If that sounds frustrating, it’s because it is. However, NAMI Montana has adapted by focusing on common sense initiatives that meet our mission of supporting, educating and advocating for Montanans who live with mental illness and their family. We have two general rules that apply when we get outside of questions that are relatively simple to sort out: (1) to rely on treatments that have scientifically been proven to improve healthcare outcomes and (2) to ask for more outcome measure analysis to see how the treatment system is working based upon the funds that have been expended.
However sometimes it is impossible to avoid getting into the weeds on funding. The current round of Budget Stabilization Funding Cuts based on Senate Bill 261 are tricky and dense. They are a series of cuts required to be enacted when the amount of revenue taken in by the State of Montana is lower than expected.
Our state is currently in a low revenue situation that will likely trigger these cuts. The cuts to the mental illness treatment system are laid out in this portion of the law.
Section 22. Coordination instruction — level 3 budget reduction — mental health targeted case management services. (1) If the amount of the certified unaudited state general fund revenue and transfers into the general fund received at the end of fiscal year 2017 is less than $2,192,000,000, as determined by the state treasurer on or before August 15, 2017, then for the biennium beginning July 1, 2017, the department of public health and human services general fund appropriation in House Bill No. 2 for the:
(a) “Addictive and Mental Disorder Division” is reduced by $965,000 in fiscal year 2018 and $965,000 in fiscal year 2019; and
(b) “Developmental Services Division” is reduced by $965,000 in fiscal year 2018 and $965,000 in fiscal year 2019.
These are major cuts to Montana’s public mental illness treatment system. The cuts are likely to be more dangerous that the dollar amount suggests because Montana’s mental illness treatment system is set up in a manner where case management services are used to subsidize the low billing rates for psychiatrists, psychiatric nurses, and therapists. Case management services also subsidize crisis services.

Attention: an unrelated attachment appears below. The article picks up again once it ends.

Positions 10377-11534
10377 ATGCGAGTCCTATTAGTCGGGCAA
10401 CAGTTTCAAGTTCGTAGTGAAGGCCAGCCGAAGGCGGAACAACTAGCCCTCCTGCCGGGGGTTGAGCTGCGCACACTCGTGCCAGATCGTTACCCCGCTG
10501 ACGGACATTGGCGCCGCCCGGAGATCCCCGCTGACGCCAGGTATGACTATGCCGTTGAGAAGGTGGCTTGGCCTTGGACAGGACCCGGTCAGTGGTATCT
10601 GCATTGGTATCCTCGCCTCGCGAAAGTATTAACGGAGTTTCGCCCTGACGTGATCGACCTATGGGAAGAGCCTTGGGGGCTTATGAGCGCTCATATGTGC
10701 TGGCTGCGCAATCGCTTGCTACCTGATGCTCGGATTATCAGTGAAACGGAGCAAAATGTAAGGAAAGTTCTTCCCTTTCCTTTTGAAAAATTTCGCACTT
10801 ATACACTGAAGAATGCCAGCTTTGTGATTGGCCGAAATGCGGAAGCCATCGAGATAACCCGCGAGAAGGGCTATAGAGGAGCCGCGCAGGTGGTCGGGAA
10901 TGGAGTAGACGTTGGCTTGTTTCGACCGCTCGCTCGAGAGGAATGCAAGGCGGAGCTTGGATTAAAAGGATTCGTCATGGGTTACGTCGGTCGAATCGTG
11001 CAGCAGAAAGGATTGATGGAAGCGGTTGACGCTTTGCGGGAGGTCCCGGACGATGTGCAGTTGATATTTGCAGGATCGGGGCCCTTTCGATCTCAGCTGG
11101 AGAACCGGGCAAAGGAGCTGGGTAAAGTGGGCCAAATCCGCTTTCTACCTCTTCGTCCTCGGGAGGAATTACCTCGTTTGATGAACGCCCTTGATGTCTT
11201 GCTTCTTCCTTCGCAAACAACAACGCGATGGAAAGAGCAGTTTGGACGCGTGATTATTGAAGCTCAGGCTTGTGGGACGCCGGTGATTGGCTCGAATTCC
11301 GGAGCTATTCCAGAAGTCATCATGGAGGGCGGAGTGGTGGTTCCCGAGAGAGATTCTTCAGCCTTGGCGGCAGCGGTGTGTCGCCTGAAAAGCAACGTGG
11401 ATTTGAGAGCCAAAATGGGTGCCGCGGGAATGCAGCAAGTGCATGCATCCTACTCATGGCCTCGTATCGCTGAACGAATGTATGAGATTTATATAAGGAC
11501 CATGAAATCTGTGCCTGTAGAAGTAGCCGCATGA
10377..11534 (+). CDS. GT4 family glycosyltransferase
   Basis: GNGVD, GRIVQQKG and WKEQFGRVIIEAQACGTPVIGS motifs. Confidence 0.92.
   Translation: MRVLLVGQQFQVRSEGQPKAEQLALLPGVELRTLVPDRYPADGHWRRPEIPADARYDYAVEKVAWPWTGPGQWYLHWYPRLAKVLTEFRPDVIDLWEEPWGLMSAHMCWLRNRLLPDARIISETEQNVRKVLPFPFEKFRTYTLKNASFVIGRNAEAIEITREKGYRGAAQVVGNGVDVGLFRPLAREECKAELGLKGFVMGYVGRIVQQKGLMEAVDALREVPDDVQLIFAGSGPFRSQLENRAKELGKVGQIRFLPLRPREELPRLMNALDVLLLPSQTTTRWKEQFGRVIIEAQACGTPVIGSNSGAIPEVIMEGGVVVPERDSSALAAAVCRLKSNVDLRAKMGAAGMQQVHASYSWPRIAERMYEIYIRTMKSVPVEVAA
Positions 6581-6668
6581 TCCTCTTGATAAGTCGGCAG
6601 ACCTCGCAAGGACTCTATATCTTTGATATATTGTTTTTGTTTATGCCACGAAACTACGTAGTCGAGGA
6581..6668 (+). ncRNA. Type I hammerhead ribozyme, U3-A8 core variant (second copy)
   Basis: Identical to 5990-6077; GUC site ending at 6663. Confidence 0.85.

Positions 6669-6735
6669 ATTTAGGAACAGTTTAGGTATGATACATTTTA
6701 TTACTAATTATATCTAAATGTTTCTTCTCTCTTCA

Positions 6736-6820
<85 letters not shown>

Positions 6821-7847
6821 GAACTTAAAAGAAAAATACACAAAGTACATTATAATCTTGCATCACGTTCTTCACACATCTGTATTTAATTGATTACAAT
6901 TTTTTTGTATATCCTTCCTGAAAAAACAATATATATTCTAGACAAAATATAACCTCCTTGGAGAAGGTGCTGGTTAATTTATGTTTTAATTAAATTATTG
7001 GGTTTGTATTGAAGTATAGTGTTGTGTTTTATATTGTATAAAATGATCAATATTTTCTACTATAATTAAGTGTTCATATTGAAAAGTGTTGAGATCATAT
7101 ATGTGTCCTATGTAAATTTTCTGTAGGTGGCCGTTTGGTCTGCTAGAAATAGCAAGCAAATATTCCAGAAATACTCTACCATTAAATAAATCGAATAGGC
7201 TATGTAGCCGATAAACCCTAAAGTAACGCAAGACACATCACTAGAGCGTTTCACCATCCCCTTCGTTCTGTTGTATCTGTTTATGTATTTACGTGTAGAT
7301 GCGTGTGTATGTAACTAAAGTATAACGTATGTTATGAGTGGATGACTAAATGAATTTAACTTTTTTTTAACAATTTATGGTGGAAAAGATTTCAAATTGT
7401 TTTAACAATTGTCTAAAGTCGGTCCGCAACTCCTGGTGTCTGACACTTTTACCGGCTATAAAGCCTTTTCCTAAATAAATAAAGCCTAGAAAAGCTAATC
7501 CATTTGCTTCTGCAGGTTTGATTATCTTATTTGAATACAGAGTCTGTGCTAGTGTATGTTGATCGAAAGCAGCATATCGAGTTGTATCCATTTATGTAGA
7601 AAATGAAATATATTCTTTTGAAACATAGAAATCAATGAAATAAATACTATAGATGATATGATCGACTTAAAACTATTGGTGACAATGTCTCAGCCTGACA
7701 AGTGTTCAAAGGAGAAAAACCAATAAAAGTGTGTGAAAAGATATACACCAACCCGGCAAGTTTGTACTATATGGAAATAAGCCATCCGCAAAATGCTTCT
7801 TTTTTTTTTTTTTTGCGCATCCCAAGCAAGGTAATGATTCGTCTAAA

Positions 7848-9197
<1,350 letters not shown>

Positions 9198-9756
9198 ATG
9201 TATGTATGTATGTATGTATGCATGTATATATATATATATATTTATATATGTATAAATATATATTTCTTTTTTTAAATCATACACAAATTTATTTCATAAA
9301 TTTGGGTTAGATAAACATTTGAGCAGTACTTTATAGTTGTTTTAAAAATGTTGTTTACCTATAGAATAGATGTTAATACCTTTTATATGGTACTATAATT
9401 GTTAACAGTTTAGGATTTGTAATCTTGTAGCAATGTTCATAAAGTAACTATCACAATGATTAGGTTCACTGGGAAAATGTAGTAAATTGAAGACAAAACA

As depicted below, the current funding structure relies on case management rates to keep the rest of the mental illness treatment system funding. Those case management rates are about to be cut and it is scary to think about what the ripple out impacts could be for Montana’s entire mental illness treatment system.
While the overall bill and budget situation may be complicated, the problem is at a legal point where NAMI Montana’s response is simple. We can only ask Montana’s Department of Public Health and Human Services (DPHHS) to be incredibly careful when executing these case management cuts to ensure that they do not cripple Montana’s mental illness treatment centers. There are Montana lives and families at stake.
We have been meeting with DPHHS and mental health centers to shore up the mental health funding system in other manners to prevent these funding cuts from having catastrophic impacts. We will also begin setting plans to address this issue in the next Legislative session.
In the meantime, we are asking all NAMI Montana supporters to please take a moment and contact Governor Steve Bullock to tell him to be incredibly careful while executing the Senate Bill 261 cuts, because Montana’s mental illness treatment system rests in the balance.
You can reach Governor Bullock at this link or leave a message for him by phone at (406) 444-3111.
Matt Kuntz, J.D.